History of the Republic of Guyana

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Reports and Letters of Sir Robert Hermann Schomburgk with reference to his
Surveys of the Boundaries of British Guiana.

No. 8: Letter of Mr. Schomburgk to Governor Light.
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Pirara, February 28, 1842.



In the evening of the 25th February, after I had already dispatched my letter (1) to your Excellency, we received information that Fray Jose had arrived at the portage near the mouth of the Pirara, and would be at the village next day, and as he entered it in his full clerical ornate, I received him as Aide-de-camp of your Excellency, and assured him of your Excellency's sincere wish that the same friendship which now prevailed between Brazil and Great Britain might be maintained for a lengthened period, in which he concurred.

Fray Jose made his apologies for the time which it had required before he could reach Pirara, as at the arrival of your Excellency's despatch in Fort San Joaquim, the Commandant had been absent at the Canuku Mountains, where the letter was sent to, and from thence back to Fort San Joaquim, and to Fray Jose's residence, a journey of two days from the Fort, as Captain Leal could only act with him conjointly. Captain Leal, he said, would likely arrive next day. He desired me to conduct him to Lieutenant Bingham, the Commandant of Pirara, whom [sic] he was anxious to pay his respects. Fray Jose mentioned then in conversation that the general tenour of the orders which he had received from his Government were to meet any expedition which might be sent by Her Majesty's Government with every respect, but that he could only communicate the details of these orders after the arrival of Captain Leal. He was only at the receipt of your Excellency's letter aware that British troops had arrived to occupy Pirara, which to him was an unexpected measure.

It appeared from his conversation that, previous to the military occupation of Pirara, a general wish had prevailed that the question might be settled peaceably, Demerara being much nearer to the province of Rio Negro than Pirara [sic Para]. It promises its inhabitants a lively commerce, and while it requires from four to five months to communicate with Pirara [sic Para], from whence they have hitherto received their articles of British and European manufactures in general, only from six weeks to two months are necessary to communicate with Demerara.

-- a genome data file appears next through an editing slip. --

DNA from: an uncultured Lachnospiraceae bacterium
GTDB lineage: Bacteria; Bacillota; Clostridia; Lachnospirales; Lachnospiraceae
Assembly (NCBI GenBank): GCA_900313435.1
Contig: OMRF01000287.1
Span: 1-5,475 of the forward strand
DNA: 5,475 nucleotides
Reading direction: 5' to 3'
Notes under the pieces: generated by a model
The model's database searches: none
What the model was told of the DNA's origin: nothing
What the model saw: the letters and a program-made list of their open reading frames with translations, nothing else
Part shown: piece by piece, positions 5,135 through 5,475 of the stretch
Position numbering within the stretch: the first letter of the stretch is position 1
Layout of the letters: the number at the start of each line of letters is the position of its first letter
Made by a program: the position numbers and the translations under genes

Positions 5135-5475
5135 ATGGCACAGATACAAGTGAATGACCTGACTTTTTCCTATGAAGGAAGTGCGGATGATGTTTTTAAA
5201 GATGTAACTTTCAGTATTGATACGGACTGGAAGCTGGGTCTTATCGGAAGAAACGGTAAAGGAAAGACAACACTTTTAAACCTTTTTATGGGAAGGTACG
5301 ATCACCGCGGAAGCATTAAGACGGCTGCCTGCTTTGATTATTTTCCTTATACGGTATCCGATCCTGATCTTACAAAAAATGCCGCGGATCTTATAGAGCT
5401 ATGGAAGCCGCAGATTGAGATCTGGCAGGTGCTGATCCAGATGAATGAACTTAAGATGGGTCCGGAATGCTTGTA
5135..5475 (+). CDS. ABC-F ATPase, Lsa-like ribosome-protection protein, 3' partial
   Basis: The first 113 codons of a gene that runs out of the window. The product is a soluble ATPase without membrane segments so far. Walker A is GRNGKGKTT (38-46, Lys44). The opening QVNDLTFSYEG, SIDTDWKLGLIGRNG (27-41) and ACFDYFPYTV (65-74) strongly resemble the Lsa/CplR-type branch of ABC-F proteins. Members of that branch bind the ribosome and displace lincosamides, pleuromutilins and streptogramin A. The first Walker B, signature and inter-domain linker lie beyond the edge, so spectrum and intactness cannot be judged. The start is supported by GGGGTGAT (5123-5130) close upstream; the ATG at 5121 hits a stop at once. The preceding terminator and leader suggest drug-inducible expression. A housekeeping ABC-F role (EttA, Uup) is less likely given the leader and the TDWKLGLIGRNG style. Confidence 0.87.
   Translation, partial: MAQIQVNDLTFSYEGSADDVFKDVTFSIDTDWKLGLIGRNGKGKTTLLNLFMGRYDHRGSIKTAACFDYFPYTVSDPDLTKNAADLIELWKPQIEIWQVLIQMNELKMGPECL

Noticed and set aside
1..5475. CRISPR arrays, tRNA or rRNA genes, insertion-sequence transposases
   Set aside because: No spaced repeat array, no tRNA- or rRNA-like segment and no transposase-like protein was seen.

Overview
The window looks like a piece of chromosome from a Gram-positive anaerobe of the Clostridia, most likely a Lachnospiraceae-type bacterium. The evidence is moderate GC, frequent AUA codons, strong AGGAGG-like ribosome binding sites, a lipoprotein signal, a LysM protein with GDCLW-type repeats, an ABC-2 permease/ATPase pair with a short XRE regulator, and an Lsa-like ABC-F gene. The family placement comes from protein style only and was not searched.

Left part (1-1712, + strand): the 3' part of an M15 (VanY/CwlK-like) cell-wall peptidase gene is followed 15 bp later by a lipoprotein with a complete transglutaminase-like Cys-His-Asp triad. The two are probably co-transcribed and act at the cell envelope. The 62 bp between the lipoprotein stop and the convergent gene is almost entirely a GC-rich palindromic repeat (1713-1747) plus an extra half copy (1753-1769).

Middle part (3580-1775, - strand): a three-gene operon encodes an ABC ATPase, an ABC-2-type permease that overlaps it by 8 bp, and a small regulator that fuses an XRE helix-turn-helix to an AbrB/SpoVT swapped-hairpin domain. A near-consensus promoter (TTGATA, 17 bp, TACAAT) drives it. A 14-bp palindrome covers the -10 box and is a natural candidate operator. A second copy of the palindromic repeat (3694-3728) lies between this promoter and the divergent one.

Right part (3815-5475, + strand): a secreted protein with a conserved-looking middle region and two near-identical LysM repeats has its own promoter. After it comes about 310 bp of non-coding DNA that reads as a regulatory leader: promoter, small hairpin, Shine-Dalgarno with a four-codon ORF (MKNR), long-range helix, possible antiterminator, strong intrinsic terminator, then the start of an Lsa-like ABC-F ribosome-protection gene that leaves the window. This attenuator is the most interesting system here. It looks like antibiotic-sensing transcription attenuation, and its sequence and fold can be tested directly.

He mentioned further, in conversation, that the Brazilian Government had appointed D. Bernardo de Souza Franco, late President of Para, as Boundary Commissioner, and that this gentleman was shortly expected at Fort San Joaquim.

Captain Leal arrived in the evening of the 27th of February, accompanied by a strong mounted escort, but not armed, and desired, conjointly with Fray Jose, to have next day, at one o'clock, a conference with Mr. Bingham and myself. They produced at this conference the instructions which they said had been communicated to your Excellency in the letter which was brought to Pirara a few days ago, and according to which they were not permitted to evacuate [:] it would cost as much as their life, if they were to do it voluntarily, but Captain Leal proposed that he would remain in Pirara, unarmed, and only with two or three soldiers and some cattle-minders, and give his parole that he would not interfere in any way with the occupation of the British troops until the orders of his Government had arrived to evacuate Pirara, which he had no doubt would be the ultimate result. Fray Jose concurred in this, Lieutenant Bingham and Mr. Bush having retired from the conference to consult on this proposal. Mr. Bingham communicated to Captain Leal and Fray Jose that, his orders being decisive, he must insist upon their withdrawing, or he would be under the necessity to use force, and as their evacuation was consequently not voluntarily they submitted to do it, but not without protesting to the violent measure, and considering it an insult to the nation which they represented.

I communicated then that, according to my orders, I should be under the necessity to ascend the Cotinga or Xuruma, which river the British Government claimed as their boundary, and I inquired whether it were their intentions [sic] to prevent me from doing so. I was answered in the negative, as in that case they would act against their instructions, but they could not recognize any boundary mark which I might erect or engrave as decisive; on the contrary, protest against such boundary line, unless it have the sanction of the Brazilian Government. The conference separated, and, as I understand, Captain Leal intends to leave tomorrow.

I have now the honour to draw your Excellency's attention to the expected arrival of the Brazilian Commissioner, and that, without instructions from Her Majesty's Government, I cannot enter into any negotiations, whether preliminary or decisive, regarding the boundary, even if he agreed to consider the Takutu and Xuruma as boundary. By aid of the rapid communication which at present exists between London and Demerara, it would prove easy to ascertain the sentiments of Her Majesty's Government if I am to enter into preliminary negotiations with the Brazilian Commissioner.

It appears to me evident that, previous to the military occupation, the Brazilian Government had partly relinquished Pirara. Whether this measure will cause a change remains to be ascertained.

In the meanwhile, it are [sic] my intentions [sic] to proceed by land along the Takutu, and to trace this river to its sources. The state of that river is at present so that it cannot be ascended in canoes.

I have made it my duty to show to the Reverend Fray Jose and to Captain Leal every civility and attention, and I shall continue to do so until they depart.

I have, etc.

1- No. 7.